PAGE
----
timebase -t 8 input | ditto | hint | rid -GLI \| sort | uniq -c | sort -n
Since the construction
sort | uniq -c | sort -n is
so common, we might want to define an alias for it.
To do so, we simply execute the
In this case, we've defined a new command called
alias inventory="sort | uniq -c | sort -n"
Having defined this alias, we can now make use of it.
Any time we type the word
the shell will expand it to "
sort | uniq -c | sort -n".
The above command can be shortened as follows:
timebase -t 8 input | ditto | hint | rid -GLI | inventory
Another common task is eliminating barlines. Frequently, we need to use the construction:
grep -v ^=
Actually, this is not the most prudent construction. Depending on the spines present in a document, sometimes barlines will be mixed with null tokens in other spines that do not encode explicit barlines. E.g.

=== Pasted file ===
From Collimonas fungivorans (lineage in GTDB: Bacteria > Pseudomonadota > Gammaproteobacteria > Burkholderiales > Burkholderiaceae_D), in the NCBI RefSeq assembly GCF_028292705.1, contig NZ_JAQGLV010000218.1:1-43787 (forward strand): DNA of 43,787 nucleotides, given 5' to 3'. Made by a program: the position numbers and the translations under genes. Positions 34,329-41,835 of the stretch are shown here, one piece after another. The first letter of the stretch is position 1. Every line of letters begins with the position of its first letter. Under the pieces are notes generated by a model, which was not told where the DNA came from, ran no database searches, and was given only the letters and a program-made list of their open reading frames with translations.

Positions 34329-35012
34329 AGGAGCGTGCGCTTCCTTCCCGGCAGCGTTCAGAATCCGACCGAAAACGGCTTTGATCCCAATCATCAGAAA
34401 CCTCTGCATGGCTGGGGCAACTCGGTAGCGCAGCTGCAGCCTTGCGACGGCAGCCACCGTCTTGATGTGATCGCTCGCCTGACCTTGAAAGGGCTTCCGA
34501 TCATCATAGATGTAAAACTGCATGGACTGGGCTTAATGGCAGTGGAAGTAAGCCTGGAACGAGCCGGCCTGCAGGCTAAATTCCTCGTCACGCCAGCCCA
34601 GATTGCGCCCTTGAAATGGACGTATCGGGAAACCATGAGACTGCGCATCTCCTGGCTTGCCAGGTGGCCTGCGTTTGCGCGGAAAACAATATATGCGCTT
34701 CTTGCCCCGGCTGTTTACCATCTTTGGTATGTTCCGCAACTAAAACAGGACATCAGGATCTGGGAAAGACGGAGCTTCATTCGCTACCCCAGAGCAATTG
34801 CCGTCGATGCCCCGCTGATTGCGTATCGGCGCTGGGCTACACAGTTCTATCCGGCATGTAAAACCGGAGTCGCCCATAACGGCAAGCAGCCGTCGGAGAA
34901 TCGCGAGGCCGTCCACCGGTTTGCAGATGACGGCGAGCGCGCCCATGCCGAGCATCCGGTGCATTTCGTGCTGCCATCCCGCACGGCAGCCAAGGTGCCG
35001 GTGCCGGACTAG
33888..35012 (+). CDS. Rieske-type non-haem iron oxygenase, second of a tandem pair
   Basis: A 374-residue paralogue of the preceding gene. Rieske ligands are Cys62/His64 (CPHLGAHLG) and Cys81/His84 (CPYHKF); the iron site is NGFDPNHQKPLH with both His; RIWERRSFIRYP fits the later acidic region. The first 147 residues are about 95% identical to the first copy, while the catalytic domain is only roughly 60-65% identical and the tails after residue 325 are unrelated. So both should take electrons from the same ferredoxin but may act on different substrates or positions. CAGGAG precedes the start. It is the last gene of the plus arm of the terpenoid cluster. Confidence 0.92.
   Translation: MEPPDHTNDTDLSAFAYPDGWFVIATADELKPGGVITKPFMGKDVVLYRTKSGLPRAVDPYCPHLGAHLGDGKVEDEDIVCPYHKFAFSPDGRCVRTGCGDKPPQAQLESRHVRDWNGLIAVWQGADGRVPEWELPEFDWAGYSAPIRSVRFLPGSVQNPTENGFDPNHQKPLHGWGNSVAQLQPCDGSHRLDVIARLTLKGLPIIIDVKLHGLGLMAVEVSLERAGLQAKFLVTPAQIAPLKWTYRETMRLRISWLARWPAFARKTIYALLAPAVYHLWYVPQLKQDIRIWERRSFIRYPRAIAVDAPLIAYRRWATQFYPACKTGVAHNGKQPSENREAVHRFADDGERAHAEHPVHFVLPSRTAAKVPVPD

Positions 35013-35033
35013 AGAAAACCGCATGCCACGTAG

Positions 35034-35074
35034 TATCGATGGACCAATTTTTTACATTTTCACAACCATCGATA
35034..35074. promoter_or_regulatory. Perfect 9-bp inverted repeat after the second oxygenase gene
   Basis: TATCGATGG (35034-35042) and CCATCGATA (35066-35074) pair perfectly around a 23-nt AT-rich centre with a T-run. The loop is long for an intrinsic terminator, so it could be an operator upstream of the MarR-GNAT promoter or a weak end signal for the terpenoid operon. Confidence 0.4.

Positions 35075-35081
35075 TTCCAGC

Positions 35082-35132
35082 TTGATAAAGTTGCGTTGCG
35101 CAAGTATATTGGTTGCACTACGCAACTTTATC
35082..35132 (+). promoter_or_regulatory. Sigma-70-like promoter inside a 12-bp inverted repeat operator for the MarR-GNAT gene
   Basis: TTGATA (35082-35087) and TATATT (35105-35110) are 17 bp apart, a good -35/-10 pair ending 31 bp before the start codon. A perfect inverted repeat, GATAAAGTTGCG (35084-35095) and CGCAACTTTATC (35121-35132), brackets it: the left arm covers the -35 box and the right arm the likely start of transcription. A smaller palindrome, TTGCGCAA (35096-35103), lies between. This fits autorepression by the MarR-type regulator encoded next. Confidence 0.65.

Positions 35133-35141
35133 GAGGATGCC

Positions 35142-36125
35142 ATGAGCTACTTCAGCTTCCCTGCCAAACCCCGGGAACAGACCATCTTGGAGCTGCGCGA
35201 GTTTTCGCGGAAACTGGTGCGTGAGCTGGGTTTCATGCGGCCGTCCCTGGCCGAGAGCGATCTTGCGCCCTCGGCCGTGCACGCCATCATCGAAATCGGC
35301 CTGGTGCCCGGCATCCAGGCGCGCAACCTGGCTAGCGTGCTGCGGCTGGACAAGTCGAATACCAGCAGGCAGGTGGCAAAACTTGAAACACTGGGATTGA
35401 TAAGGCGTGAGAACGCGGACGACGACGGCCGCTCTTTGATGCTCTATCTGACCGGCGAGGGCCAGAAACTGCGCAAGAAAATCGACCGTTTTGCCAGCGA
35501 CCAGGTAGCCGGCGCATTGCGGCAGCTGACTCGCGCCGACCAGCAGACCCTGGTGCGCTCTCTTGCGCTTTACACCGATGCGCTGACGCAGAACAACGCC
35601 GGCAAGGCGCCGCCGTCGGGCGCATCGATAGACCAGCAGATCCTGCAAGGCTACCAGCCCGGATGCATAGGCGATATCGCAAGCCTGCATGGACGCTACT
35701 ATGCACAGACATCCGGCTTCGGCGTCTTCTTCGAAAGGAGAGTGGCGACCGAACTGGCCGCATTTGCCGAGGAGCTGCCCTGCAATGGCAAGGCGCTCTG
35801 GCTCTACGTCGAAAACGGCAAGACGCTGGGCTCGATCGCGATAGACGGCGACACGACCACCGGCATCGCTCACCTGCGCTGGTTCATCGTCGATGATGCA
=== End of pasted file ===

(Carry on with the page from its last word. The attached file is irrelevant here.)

=23 =23 . . =23
A more careful way of eliminating barlines would use the following regular expression:
egrep -v '^(\. )*='
That is, eliminate all lines that either begin with an equals-sign,
or have one or more leading null tokens followed by a token
with a leading equals-sign.
Since this is somewhat complicated to remember,
we might alias it.
In the following command, we have created a new command
alias nobarlines='egrep -v '^(\. )*='
In Humdrum, a good use of aliases is to define commonly used regular expressions. Consider the regular expression used to define tandem interpretations that encode meter signatures. Here we are searching for an asterisk at the beginning of a line, followed by the upper-case letter `M' followed by a digit, followed by zero or more digits, followed by a slash, followed by a digit: